The sky above St. Louis wasn't always as clear and blue as in the above picture.

In fact, if you found yourself in St. Louis on Tuesday, November 28, 1939, you couldn't see five feet in front of your face. It may, arguably, have been the most polluted day in the history of St. Louis.

The St. Louis Post-Dispatch reported the following about St. Louis' infamous Black Tuesday:

The day became infamous as Black Tuesday, the worst of many smoke-choked days in what was to be St. Louis' smokiest cold-weather season. The city already was known for the nation's filthiest air, worse even than Pittsburgh's.

The air problem in St. Louis back then, was much the same as air problems today. It was all due to the coal being burned in the City to provide power and heat to homes, businesses, and transportation. And according to Wikipedia, the air pollution problem wasn't new.

St. Louis had an ordinance prohibiting thick grey smoke within the city limits in 1893. Wikipedia says The law was largely unenforceable because the City lost a legal battle with one of the ordinance's biggest offenders Heitzberg Packing and Provision Company. And the City really didn't have the personnel and juice to enforce the law anyway.

In the years leading up to 1939, the City tried to address the smog problem. According to the St. Louis Post Dispatch, in 1936 St. Louis aldermen required homes and businesses to install mechanical stokers in furnaces or wash local coal. In 1937 Mayor Bernard F. Dickmann put his assistant Raymond R. Tucker in charge of the cities smoke commissioner.

Tucker's efforts, according to Wikipedia, paid off somewhat. In 1938 emissions from commercial smokestacks were reduced by two-thirds. Yet, while Tucker's efforts got compliance with coal-related pollution reduction ordinances from big commercial businesses, they didn't cover smaller businesses and homes.

On Tuesday, November 28, 1939, St. Louis experienced a temperature inversion where cold air gets trapped under hot air. It also traps air pollution close to the ground. Which is exactly what happened that day in St. Louis.

The Post-Dispatch wrote:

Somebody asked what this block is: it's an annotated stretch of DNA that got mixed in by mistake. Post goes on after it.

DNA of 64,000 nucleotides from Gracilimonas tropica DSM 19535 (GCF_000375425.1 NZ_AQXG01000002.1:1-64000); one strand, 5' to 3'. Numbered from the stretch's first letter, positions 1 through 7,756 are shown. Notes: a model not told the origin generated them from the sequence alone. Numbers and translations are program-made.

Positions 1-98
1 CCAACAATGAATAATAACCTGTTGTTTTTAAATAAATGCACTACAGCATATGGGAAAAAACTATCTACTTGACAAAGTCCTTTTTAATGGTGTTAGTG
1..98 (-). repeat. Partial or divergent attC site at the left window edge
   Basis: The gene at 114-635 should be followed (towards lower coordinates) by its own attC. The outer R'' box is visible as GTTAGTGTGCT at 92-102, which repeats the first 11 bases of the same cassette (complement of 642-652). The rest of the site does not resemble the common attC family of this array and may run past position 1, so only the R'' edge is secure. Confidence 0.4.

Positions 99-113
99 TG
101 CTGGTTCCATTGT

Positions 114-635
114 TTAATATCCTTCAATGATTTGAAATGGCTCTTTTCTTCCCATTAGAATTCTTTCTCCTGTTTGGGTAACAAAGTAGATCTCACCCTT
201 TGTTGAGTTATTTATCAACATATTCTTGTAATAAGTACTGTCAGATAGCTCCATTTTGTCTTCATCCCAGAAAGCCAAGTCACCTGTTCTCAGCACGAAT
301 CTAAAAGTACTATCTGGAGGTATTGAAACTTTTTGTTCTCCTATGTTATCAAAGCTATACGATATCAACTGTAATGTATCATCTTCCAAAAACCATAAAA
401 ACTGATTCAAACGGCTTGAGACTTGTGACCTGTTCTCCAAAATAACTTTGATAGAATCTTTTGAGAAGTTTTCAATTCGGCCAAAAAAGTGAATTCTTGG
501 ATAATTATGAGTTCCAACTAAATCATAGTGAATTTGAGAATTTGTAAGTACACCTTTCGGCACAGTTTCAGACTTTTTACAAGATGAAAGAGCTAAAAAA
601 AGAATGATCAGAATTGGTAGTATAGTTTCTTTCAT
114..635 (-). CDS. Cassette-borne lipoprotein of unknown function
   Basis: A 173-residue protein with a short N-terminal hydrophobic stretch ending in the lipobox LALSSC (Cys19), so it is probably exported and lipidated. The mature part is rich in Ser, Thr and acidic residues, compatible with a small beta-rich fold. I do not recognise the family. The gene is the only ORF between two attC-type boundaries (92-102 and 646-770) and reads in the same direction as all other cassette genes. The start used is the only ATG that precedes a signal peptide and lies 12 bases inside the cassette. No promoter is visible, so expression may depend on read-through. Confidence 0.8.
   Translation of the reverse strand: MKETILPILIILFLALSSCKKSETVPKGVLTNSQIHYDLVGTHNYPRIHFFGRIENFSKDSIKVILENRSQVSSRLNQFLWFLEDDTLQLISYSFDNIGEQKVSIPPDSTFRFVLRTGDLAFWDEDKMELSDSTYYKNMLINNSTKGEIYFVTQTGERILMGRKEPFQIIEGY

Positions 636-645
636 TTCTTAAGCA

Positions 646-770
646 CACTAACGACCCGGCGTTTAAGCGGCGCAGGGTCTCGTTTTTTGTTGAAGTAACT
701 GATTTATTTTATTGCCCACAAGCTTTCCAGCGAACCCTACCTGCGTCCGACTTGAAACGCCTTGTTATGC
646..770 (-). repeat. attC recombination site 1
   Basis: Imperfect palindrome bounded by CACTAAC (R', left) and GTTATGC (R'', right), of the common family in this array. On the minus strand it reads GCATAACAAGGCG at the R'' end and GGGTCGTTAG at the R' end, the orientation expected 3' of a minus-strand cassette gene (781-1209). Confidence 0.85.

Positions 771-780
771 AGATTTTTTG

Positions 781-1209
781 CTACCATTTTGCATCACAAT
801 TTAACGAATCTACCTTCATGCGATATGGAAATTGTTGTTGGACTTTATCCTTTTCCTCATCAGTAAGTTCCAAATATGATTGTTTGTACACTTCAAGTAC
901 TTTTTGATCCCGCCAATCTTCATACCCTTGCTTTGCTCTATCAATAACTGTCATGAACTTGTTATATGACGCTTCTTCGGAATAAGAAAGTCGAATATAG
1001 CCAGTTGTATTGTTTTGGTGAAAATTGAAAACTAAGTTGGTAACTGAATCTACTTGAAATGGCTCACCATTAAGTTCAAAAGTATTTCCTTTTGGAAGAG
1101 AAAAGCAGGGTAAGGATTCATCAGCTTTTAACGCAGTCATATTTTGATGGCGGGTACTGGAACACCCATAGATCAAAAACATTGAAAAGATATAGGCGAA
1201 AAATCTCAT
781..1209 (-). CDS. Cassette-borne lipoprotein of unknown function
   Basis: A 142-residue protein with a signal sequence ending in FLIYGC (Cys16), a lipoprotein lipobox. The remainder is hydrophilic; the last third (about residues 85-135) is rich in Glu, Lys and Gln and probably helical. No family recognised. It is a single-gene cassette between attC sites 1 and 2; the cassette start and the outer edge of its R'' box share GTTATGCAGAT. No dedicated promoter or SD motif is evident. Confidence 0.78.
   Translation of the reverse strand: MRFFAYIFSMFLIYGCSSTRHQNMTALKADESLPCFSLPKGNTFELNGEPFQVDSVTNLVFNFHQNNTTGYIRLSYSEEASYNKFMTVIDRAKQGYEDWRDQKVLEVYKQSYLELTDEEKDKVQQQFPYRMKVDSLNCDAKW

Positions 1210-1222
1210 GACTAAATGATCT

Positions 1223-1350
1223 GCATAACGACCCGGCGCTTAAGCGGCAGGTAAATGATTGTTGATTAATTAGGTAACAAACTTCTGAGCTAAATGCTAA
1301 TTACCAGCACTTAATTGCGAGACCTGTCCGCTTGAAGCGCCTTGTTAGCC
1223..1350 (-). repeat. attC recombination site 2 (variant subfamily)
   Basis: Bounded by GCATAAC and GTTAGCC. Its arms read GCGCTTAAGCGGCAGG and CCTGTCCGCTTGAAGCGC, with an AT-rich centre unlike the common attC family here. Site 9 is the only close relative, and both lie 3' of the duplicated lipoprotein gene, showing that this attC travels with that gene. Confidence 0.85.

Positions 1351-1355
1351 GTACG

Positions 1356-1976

Suburbanites heading to work saw a low dome of darkness covering neighborhoods east of Kingshighway. In a streetcar downtown at 8 a.m., a commuter told the driver, "Let me off at 13th and Washington - if you can find it." Motorists drove slowly with headlights on. Streetlights, still on, made ghostly glows.

According to the Post-Dispatch, Black Tuesday helped the City expand the smoke ordinance and forced everyone, including the railroads, to burn anthracite coal or install mechanical smokers. By 1946, pollution from coal had been reduced by 75%, and smoke commissioner Tucker would go on to serve three terms as the Mayor of St. Louis starting in 1953.

I can't remember a time I've been in St. Louis where I haven't experienced a gorgeous blue sky making the Mississippi riverfront and the Arch gorgeous. That doesn't mean pollution doesn't exist. The Illinois side of the river across from St. Louis is still one of the most toxic parts of the county, as my article about one toxic town there demonstrates.

And we still struggle with pollution from coal today. Just this August a federal appeals court ruled that Ameren Missouri had to spend hundreds of millions of dollars to install pollution control equipment at their Rush Island coal plant near St. Louis or shut it down according to an AP report.

Coal, and how it impacts our environment, and whether we should keep burning it or not is even part of our national energy discussion in presidential elections.

The good news, our cities, and towns are much less polluted than in the 1930s, the 1950s, the 1970s. That said, just because we don't have Black Tuesday events like St. Louis had in 1939, doesn't mean our air is as clean as it should be. The bad news, air pollution kills people, and burning coal and other fossil fuels contribute to that. And here in Missouri, we burn more coal than any other state except Texas. Think about that the next time you take a deep breath on a crisp, clear, fall day.

See 20 Ways America Has Changed Since 9/11

For those of us who lived through 9/11, the day’s events will forever be emblazoned on our consciousnesses, a terrible tragedy we can’t, and won’t, forget. Now, two decades on, Stacker reflects back on the events of 9/11 and many of the ways the world has changed since then. Using information from news reports, government sources, and research centers, this is a list of 20 aspects of American life that were forever altered by the events of that day. From language to air travel to our handling of immigration and foreign policy, read on to see just how much life in the United States was affected by 9/11.